From last year, we started something new. by producing goods from a particular pocket area. We started this from Bhaktapur Gundu and we want to convert every farmer into an entrepreneur by reaching their locality. We provide capital to the farmers not in cash, but in the form of infrastructure investment. We help them build farms, where labor and land will be his/her responsibility. They will invest 20% and for the rest we provide an interest-free loan. but they do not get cash in hand. When the production begins, we buy a guaranteed 35 percent of the production. We provide them the wholesale price of Kalimati. This is how we are working. After they pay back the loan, after two or three years, the whole farm will be their own. Now we are targeting 500 such agriculture entrepreneurs. We are also investing in a cold room for the storage facility of unsold vegetables. While we are focusing on agriculture now, we are also working to recognize other pocket areas.

Are there more things that R&D is doing?

We have established a promotion center. After working with farmers, what we learned is that not all farmers can produce in the long term. They will have small-scale production and they need a place to sell this as well. In this promotion center, they can come with their product and sell from there. To benefit the rural farmers, we have also given them storage facility here where they can store their product and search the market. There is one farmer from Jumla, who is taking our service now. He had a problem with minimum scale sell, where people won’t pay in time etc. He was storing his goods in a paid room. We provide that opportunity free of cost. He also can’t find the place to sell and potential buyers may not find him. Our center works as the meeting platform of these two interests. We have 6 stores here that farmers can use for free for 6 months. If they want to sell by themselves that is ok, if not we sell through our channel partner. We even help them in branding their products. We do this through our AgriNepal. This way we are helping the economic activities of agriculture farmers.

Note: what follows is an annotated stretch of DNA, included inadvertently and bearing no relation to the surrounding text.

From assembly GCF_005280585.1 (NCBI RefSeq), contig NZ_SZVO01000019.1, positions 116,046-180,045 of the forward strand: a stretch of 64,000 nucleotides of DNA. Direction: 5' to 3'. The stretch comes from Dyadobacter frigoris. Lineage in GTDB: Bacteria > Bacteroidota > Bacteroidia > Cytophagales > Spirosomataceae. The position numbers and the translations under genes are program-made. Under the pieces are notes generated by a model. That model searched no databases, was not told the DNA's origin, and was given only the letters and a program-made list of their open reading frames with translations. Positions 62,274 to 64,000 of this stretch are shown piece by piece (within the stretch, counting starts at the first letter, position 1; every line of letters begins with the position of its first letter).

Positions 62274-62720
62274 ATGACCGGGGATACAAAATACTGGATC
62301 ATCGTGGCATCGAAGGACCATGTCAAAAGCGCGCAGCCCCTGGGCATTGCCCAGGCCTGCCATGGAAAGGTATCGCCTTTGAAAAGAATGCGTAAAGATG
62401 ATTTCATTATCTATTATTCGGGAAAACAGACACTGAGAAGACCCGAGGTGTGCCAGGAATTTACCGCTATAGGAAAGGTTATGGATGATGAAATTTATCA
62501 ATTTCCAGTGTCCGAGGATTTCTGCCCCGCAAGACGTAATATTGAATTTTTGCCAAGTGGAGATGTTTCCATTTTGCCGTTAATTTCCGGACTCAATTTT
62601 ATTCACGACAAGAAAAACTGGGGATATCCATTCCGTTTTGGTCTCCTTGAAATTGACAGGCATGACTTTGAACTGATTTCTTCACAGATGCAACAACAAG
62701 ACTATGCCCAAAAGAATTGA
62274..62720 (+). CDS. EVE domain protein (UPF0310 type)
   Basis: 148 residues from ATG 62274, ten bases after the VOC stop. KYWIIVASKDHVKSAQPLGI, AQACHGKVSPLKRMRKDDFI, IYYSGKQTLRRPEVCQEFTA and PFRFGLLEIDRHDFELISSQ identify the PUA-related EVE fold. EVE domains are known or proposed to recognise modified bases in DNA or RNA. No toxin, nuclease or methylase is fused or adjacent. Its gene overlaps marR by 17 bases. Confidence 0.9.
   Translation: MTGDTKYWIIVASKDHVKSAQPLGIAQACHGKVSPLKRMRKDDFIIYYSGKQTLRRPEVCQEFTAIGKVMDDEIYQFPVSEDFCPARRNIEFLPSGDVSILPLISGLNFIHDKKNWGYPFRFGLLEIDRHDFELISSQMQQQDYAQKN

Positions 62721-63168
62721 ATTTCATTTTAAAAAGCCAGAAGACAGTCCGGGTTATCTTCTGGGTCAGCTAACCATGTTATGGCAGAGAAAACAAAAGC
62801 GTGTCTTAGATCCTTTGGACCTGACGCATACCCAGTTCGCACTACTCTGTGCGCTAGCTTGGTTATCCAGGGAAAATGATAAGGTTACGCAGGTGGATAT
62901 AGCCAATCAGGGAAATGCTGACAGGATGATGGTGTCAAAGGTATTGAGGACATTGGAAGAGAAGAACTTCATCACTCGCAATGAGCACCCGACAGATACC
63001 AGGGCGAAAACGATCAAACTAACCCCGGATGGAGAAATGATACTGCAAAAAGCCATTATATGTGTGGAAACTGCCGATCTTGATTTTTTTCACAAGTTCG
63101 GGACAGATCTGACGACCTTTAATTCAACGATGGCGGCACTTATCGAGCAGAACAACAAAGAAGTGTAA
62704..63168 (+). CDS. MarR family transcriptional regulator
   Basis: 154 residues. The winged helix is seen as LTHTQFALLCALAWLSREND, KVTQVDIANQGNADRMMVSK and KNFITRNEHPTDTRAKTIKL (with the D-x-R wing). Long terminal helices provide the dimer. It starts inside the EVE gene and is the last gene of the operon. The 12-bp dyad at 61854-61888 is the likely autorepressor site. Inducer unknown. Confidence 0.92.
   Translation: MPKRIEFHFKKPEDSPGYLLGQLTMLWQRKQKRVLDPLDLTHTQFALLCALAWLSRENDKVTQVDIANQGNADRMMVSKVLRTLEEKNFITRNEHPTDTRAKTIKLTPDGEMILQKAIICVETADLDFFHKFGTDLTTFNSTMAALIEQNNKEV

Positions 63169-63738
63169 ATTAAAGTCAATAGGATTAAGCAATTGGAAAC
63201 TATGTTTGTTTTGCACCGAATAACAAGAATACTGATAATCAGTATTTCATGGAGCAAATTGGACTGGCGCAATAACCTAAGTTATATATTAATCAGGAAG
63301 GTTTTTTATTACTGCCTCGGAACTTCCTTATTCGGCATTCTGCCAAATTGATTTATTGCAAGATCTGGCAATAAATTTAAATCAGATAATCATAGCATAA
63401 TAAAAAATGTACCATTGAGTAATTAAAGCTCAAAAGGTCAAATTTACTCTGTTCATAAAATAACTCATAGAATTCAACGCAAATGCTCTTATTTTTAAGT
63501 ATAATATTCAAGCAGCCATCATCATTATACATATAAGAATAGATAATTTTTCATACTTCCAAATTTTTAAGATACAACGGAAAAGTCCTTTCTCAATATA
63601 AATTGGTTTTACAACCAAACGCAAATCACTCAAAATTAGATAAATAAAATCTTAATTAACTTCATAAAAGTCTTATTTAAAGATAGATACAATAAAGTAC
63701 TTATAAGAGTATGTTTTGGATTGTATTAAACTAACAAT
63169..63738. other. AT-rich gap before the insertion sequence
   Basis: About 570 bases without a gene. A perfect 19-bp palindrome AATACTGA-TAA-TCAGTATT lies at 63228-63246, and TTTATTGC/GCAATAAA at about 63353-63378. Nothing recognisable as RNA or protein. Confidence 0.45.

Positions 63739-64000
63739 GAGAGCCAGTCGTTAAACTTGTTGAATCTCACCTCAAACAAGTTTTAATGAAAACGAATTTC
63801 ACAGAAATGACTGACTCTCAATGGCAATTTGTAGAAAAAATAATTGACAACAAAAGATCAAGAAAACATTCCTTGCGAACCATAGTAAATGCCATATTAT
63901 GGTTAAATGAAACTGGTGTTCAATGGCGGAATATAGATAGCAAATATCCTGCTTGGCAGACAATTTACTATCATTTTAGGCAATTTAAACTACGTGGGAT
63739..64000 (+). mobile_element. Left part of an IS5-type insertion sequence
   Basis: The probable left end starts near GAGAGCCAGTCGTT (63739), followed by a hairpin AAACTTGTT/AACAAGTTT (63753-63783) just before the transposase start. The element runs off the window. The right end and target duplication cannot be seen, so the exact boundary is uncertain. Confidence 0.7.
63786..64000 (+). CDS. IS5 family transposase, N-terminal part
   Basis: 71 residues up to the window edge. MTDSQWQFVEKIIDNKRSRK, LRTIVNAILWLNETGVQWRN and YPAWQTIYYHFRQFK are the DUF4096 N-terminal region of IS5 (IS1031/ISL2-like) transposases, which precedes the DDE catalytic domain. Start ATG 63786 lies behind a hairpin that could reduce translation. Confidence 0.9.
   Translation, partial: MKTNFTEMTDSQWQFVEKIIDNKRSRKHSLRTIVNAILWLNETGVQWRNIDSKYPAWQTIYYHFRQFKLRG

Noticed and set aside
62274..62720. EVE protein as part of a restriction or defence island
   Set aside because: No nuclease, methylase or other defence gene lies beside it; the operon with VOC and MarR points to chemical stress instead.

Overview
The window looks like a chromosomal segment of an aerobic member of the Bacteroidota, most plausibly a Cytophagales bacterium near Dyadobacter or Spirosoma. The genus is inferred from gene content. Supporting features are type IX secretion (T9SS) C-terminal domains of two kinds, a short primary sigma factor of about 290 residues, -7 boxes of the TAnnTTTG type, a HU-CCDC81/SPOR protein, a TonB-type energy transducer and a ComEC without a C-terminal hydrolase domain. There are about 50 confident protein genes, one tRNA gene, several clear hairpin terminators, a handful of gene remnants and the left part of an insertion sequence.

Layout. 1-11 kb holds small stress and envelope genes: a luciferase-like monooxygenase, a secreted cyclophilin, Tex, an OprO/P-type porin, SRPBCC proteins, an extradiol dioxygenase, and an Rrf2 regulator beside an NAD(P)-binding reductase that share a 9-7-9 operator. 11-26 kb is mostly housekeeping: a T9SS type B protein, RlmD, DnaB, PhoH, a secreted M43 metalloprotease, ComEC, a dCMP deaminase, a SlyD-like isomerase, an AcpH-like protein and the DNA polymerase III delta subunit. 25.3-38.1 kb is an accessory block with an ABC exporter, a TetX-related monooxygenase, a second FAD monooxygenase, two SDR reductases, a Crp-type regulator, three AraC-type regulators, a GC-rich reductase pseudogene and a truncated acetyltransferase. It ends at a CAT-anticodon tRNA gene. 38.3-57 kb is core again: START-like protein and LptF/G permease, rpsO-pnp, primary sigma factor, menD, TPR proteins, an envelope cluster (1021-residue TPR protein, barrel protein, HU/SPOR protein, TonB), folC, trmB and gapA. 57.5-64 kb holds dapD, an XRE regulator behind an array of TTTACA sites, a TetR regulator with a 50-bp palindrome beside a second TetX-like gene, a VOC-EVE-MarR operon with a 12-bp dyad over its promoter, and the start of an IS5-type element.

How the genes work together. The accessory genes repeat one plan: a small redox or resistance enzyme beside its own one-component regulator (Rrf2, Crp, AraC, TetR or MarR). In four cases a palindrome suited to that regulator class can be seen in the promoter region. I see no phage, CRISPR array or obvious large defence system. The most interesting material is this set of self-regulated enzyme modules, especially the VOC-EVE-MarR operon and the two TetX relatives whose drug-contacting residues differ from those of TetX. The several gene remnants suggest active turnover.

You already talked about some of the challenges earlier. What were the economic challenges in setting up the entire systems and what has been your investment? How does it function?

The economic problem arises when you start something at a large scale. I began these things only with 50,000 rupees. That was my scholarship amount. Then we grew gradually so the foundation was strong enough to sustain. The main problem for women entrepreneurs is to persuade their families, especially fathers. I am so lucky that my husband works for me. However, this is not the case for many other women who want to be entrepreneurs but simply couldn’t convince their families.